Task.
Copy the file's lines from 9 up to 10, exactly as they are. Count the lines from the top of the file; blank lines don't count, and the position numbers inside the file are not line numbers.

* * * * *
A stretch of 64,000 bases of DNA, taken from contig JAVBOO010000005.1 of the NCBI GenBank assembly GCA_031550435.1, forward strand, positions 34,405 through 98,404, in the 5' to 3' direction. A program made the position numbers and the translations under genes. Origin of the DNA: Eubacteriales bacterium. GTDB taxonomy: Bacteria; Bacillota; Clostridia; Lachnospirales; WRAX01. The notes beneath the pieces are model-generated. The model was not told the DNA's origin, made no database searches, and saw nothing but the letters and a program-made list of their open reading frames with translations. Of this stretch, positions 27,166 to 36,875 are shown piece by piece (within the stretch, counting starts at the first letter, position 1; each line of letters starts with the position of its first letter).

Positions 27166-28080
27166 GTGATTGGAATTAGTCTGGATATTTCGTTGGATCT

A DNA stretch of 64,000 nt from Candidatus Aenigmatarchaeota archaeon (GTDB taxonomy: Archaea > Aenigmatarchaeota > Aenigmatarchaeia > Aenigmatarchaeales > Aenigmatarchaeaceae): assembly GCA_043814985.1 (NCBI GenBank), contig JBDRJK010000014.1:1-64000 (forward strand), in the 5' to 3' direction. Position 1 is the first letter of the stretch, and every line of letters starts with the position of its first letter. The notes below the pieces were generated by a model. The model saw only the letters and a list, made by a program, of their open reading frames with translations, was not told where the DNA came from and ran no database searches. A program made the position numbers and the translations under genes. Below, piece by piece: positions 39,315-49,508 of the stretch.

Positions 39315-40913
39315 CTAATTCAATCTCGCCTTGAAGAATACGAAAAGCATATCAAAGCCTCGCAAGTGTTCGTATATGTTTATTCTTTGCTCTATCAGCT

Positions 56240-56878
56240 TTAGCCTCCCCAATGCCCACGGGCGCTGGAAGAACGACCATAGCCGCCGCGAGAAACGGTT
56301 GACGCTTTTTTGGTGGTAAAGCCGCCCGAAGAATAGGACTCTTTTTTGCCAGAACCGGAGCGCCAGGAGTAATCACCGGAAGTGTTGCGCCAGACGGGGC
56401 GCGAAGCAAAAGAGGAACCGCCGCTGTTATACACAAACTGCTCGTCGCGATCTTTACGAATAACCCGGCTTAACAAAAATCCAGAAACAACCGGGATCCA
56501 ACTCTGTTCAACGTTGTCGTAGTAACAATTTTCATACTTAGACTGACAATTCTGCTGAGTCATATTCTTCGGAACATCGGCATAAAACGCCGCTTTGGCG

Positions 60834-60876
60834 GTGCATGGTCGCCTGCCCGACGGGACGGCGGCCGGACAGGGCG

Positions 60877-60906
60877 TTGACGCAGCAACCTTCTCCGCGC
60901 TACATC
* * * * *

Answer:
56301 GACGCTTTTTTGGTGGTAAAGCCGCCCGAAGAATAGGACTCTTTTTTGCCAGAACCGGAGCGCCAGGAGTAATCACCGGAAGTGTTGCGCCAGACGGGGC
56401 GCGAAGCAAAAGAGGAACCGCCGCTGTTATACACAAACTGCTCGTCGCGATCTTTACGAATAACCCGGCTTAACAAAAATCCAGAAACAACCGGGATCCA